The funeral is over.
- Dealing with pension survivor options
- Social Security spousal benefits
- Life insurance proceeds
- Changing the title on your home and other assets
- Making sure your bills continue to get paid on time
- Updating your will and estate planning documents
- and possibly much, much more.
Even if you’re a strong, fiercely independent woman by nature, do yourself a favor and take advantage of the help that’s available. Working with your trusted advisors, tackle the decisions that need to be made immediately. Then, once those are taken care of and you’re in a better place, you can move onto the decisions with long-term financial implications.
1. Probate the will
2. Deal with life insurance
3. Apply for Survivor Benefits
4. Retitle Accounts
5. Review Loans, Bills and Financial Obligations
6. Cancel Payments
7. Consider the Long Term
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While You’re Here . . .
Inform Your Spouse’s Creditors
The first step is ensuring that your spouse’s death is on file. Failing to alert creditors to your spouse’s death can lead to problems ranging from suddenly canceled credit cards to attempted fraud if your spouse’s identity is stolen. And yes, that can happen after death. Financial planning for widows needs to start with protecting the widow, and making this first step.
Find Your Trusted Person
A trusted person can be a family member, or it can be a professional like a financial planner. Regardless, find a person who you can trust on financial matters, and ask them if they can help you with financial questions and situations. A second pair of eyes can help you spot discrepancies in bills, difficulties in certain situations, and other problems, and a second pair of hands can support you as you do the hard work of unraveling your spouse’s finances.
Be Smart, Not Timid
Women tend to invest conservatively while men tend to invest aggressively, which means that they balance each other out as a couple. Losing that aggressive component can, believe it or not, put you at financial risk, For example, it’s possible to invest too conservatively and outlive your savings! Look at your finances and evaluate your risk carefully, so you’re still covered in case of the worst.
Hold Off On The Big Decisions
You may well be in a situation where you need to sell off unnecessary assets like a car or even move to a smaller home. But, in most situations, you shouldn’t be doing this while planning a funeral or getting other major emotional events in order. It can also be emotionally overwhelming; selling the home you’ve lived in for decades can be emotionally trying even if you’re not dealing with a spouse that has passed away. You’ll be taking a chance that your seller won’t attempt to take advantage of the situation, or you may price the asset just to get rid of it instead of getting the full financial value out of it. If at all possible, delay these sales until you can make them with a clear head.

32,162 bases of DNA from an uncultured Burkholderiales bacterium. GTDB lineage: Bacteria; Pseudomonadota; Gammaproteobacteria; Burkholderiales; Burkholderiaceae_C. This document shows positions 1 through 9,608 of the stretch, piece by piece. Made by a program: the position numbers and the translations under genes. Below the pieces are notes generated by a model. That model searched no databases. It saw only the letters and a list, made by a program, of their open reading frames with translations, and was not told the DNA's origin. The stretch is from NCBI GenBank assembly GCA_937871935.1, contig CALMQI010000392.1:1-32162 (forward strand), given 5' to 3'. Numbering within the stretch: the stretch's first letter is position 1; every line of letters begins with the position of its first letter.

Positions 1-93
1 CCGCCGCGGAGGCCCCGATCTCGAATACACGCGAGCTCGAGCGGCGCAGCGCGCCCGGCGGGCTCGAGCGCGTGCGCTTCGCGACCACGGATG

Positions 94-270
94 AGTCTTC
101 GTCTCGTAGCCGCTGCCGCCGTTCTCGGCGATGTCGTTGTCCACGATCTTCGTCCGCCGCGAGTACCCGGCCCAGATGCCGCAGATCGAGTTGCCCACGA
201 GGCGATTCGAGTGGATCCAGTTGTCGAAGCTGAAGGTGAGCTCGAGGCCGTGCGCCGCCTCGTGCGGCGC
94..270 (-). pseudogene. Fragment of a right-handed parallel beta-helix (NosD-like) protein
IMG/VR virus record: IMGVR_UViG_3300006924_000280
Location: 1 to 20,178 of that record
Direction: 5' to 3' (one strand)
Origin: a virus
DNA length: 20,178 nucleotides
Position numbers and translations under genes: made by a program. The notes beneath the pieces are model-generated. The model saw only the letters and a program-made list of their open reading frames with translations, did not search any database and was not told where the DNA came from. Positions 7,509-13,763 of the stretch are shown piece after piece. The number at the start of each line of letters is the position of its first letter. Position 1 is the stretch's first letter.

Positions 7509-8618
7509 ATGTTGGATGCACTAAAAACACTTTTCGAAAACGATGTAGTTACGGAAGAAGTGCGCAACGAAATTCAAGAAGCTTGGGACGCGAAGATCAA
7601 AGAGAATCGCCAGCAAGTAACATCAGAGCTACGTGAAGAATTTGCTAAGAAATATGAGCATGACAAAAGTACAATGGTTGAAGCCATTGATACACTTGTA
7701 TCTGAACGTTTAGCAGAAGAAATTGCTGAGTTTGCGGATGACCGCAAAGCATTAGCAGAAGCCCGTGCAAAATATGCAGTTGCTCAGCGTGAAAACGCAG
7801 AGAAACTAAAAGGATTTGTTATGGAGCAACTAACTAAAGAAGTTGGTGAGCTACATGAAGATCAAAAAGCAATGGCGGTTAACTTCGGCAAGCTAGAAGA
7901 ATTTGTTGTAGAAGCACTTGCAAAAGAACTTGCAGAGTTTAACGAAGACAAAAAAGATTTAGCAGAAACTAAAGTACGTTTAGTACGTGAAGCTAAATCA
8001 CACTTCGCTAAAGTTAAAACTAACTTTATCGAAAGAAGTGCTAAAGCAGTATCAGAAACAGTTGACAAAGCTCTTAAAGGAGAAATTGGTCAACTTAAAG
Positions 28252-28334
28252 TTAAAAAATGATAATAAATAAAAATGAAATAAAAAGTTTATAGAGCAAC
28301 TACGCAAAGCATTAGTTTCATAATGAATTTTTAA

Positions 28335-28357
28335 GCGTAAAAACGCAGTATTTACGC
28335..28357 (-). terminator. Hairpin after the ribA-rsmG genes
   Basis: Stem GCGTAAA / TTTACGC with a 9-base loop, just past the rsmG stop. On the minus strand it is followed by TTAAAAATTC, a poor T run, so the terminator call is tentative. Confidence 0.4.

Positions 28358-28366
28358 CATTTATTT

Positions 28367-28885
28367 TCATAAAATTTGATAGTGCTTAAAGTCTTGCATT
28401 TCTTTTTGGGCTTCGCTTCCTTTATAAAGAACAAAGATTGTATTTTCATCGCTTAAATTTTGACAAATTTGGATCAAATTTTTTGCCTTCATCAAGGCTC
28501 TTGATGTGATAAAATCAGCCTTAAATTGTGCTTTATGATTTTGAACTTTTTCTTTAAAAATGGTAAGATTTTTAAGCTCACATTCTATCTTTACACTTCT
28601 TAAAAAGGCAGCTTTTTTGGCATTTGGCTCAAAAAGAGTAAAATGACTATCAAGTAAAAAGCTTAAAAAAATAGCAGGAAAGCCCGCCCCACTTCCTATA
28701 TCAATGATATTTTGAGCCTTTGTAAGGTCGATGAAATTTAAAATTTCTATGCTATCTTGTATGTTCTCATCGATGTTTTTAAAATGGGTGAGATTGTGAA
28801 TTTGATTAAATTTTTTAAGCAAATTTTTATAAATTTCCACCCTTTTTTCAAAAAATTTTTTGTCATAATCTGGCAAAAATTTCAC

Get Your Spouse’s Papers In Order
Often the toughest task, financially, is getting all the papers in order; you need to get a sense of your spouse’s assets and debts. If they’re not well organized, you may have to get that in shape. But often it can provide some with a sense of closure, and it’ll give you a stronger overall view of your financial situation.
Don’t Write A Check To Anyone Without Official Documentation
You’d think that those dealing with an emotional setback such as a spouse’s death would be left alone by criminals. Unfortunately, that’s not the case. Fraudsters of all types will look carefully at obituaries, and then try to, for example, pose as your insurance agent and tell you that you owe thousands of dollars on your spouse’s life insurance policy. If somebody calls claiming you owe a debt of some sort, ask for their contact information so you can look up the debt, or ask them to send you a bill first. Be especially wary of high-pressure situations; if somebody is demanding money from you right now, they probably have no right to it.
You Assume Pension And Retirement Fund Obligations
When your spouse passes away, often a big question is what happens to the assets. Assets exclusively in your spouse’s name that are passed on to you may come with a set of obligations, as well. For example, if you inherit a 401(k), you might be required to withdraw money from that account under tax law, whether you need it or not. You may be eligible for specific benefits under your spouse’s pension. There are a whole string of obligations you may need to fulfill.
Don’t be pressured into making decisions
While you need to adhere to deadlines and any time-sensitive decisions, don’t make any other decisions until you’re comfortable and understand the pros and cons of your choices.